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How a Digital Detox Can Help With Anxiety – 5 Easy Ways to Get Started

8th June, 2020

Heather Kelly



Workers still experiencing increased anxiety

We know that workers have been experiencing increased rates of anxiety due to the Covid-19 health crisis over recent months, with 57% having reported greater anxiety since the start of the global pandemic. Whereas in the beginning of the crisis many of us were anxious about our health and the health of our loved ones, even with this risk apparently lessening, we’re still facing ongoing uncertainty. Many of us still don’t know:

  • When we’ll be returning to work;
  • How safe we’ll feel;
  • What our commute will look like & how safe that will feel;
  • Who’s going to look after our children if day-care centres and schools are still closed;
  • Whether we can safely take summer holidays;
  • What impact the economic downturn will have on us;
  • Whether life will ever really feel ‘normal’ again.

 

The impacts of anxiety

Chronic anxiety and stress can take a dangerous toll on the nervous and immune systems. And can also lead to presenteeism and to burnout at work.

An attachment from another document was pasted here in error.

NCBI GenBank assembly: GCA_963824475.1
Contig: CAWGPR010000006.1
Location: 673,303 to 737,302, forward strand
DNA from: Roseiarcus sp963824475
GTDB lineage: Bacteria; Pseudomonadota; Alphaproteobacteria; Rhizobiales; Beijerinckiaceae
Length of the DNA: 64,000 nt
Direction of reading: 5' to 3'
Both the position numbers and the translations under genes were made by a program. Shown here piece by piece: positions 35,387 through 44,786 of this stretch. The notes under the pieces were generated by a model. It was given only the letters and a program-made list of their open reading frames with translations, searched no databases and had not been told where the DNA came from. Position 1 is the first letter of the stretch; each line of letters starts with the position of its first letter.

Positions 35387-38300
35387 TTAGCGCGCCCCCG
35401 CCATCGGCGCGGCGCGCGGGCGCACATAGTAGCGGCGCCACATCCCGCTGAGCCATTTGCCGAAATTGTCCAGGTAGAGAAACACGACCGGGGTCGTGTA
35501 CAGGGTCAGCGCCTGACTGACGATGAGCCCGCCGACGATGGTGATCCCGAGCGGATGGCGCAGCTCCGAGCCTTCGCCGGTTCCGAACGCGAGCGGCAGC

Which is why it really is important be safeguarding your wellbeing during this time to stay as resilient as possible through the times we still face ahead.

For those who prefer non-pharmaceutical support tools there are different forms of meditation, which we reported on earlier this month like Focusingand entering into Flow state. Both help reduce cortisol stress hormones in the body and build resilience toward anxiety.

But another really effective thing we can do is cut back on behaviours and activities which we know trigger our anxiety.

 

What is a digital detox?

It’s a temporary period of fully disconnecting from all digital devices to focus on social interaction, reduce stress, and be fully present in the world ‘offline’.

This includes mobile/cell phones; tablets; and smart watches. I imagine it’s hard for most of us to imagine one whole day where we didn’t log onto one of our devices in recent times. Ask yourself?